The Hudson River Greenway Needs Great Design, Not Knee-Jerk Security Fixes
The greenway is bursting at the seams during warmer months and needs to be widened to handle the peak volume of bike and pedestrian traffic it carries.
Sometime in the next year or so the makeshift security barriers on the Hudson River Greenway will give way to permanent bollards to keep cars out. The question is whether the agencies in charge of the greenway will use best practices to improve safety, or botch the job and make the greenway unrideable for the large number of people who bike on it.
Last night, the Manhattan Community Board 2 transportation committee discussed the situation and unanimously passed a resolution asking New York State DOT to study “pedestrian, bicycle, and illegal motorized vehicle congestion” on the bikeway before the agency implements more permanent safety measures.
Already, the greenway is bursting at the seams during warmer months and needs to be widened to handle the peak volume of bike and pedestrian traffic it carries.
The Jersey barriers currently lining dozens of entry points to the greenway were placed by State DOT after last October’s fatal vehicular attack. The barriers create chutes 60 inches wide, requiring people on bikes to slow down and proceed single file. This has created several pinch points on the greenway in CB 2’s turf, from Canal Street to 14th Street.
The state plans to replace the temporary barriers with permanent bollards spaced only 48 inches apart. That alarms greenway users like Nancy Brous, who bikes with her 10-year-old children. The pinch points on the greenway already make her so nervous that she often opts to ride with her kids on the streets instead.
She held up a tape measure at 48 inches to stress how narrow the clearance would be. “To prevent a future terrorist attack, they’re making the path dangerous for daily users,” she said.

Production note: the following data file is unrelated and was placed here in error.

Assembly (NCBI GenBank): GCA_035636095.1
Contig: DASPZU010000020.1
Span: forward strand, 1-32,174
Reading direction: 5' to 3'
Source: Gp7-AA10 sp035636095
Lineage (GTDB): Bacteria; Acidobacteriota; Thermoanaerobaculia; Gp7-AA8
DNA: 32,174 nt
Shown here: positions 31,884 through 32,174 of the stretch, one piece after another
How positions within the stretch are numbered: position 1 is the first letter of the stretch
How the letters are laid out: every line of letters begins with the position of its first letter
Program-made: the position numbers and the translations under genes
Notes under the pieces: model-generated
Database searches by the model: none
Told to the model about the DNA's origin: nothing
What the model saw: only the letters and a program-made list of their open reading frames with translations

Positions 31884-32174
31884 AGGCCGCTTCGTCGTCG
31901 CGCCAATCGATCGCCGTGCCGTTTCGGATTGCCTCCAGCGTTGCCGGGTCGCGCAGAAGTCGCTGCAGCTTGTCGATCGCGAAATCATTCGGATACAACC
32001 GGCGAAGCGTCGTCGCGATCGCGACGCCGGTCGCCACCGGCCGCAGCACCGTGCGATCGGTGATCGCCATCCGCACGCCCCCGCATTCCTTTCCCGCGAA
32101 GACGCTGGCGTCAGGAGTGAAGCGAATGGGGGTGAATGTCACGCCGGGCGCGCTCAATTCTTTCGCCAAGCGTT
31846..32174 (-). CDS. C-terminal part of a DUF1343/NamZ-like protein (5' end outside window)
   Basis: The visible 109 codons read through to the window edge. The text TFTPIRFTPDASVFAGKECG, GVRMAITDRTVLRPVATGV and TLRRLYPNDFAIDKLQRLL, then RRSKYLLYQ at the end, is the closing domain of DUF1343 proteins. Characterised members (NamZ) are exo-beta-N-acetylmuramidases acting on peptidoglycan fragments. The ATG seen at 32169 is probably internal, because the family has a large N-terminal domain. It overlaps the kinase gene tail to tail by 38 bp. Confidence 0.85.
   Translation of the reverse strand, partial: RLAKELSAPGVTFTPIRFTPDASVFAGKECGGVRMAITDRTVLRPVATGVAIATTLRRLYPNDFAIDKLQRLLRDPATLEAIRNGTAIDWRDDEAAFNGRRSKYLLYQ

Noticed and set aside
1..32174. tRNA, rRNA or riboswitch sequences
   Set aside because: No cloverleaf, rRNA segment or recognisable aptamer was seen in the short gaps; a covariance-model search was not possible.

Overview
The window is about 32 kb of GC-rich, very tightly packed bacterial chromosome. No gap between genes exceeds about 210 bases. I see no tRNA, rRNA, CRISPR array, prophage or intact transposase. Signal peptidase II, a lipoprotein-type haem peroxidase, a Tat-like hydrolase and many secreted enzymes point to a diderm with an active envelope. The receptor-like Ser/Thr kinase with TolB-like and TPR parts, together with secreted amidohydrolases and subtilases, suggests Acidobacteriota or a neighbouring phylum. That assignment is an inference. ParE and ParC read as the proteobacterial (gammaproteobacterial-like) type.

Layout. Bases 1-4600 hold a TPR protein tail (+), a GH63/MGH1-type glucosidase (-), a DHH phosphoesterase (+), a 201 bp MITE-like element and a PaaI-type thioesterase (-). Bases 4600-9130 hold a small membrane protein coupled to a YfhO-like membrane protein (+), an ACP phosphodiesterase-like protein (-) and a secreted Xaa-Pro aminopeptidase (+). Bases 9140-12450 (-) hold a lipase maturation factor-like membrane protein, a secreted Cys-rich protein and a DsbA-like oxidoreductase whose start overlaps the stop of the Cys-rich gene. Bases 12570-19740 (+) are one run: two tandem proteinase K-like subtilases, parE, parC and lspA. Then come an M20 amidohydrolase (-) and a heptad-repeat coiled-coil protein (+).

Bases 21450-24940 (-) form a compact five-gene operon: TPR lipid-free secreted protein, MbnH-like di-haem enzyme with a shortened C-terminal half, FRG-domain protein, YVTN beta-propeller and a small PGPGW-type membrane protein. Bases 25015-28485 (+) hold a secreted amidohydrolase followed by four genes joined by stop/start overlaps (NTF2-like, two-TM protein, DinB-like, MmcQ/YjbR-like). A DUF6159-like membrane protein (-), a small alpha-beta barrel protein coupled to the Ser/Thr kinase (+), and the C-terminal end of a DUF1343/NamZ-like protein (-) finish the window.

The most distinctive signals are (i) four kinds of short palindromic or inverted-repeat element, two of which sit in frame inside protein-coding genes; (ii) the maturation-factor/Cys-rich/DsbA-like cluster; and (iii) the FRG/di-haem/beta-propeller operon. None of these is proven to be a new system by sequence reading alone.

CB 2’s resolution requests that “no permanent bollards be installed at 48 inch widths until this traffic study has been completed and is available for public review.”
“I cycle everywhere in the city, I use the bike lanes, and 48 inches is certainly too little to allow cyclists to pass on the West Side bike lanes,” said West Village resident Daniel Katzen. “As someone who cycles almost 200 miles a week in the city, making it more accessible to cyclists is critical.”
Reed Rubey, a daily bike commuter, said the greenway is failing precisely when people need it the most. “I ride from Harlem to Tribeca on the greenway and it’s the highlight of my day both times. And my experience is that it’s great in the winter when nobody’s on it, but the minute the weather picks up, it’s a very dangerous thing to navigate. I’m very good with my bike, but the challenges I find on the greenway are more difficult than just about anywhere else in the city.”
The multitude of different conveyances on the greenway no longer fit comfortably within its current dimensions. Cyclists, runners, skateboarders, kids on scooters, and people on e-bikes travel at varying speeds.
The greenway isn’t designed to handle all of them, and some people on the greenway feel intimidated by the faster e-bikes, said Graeme Birchall, president of the Downtown Boathouse on Pier 26 in Tribeca, which offers free public kayaking to 30,000 people every year.
“It’s driving some people off the bike path. I get complaints from people with children, I get complaints from seniors, I have a lot of volunteers who are female, who just will not ride on the bike path,” he said.
The board responded by including language in its resolution about the “lack of enforcement to mitigate dangerous riding behavior” and calling for rumble strips that create vibrations at higher speeds, setting a speed limit, installing signage to direct traffic movement in a safe and orderly manner, and addressing other ways to enforce safe speeds and courteous behavior on the greenway.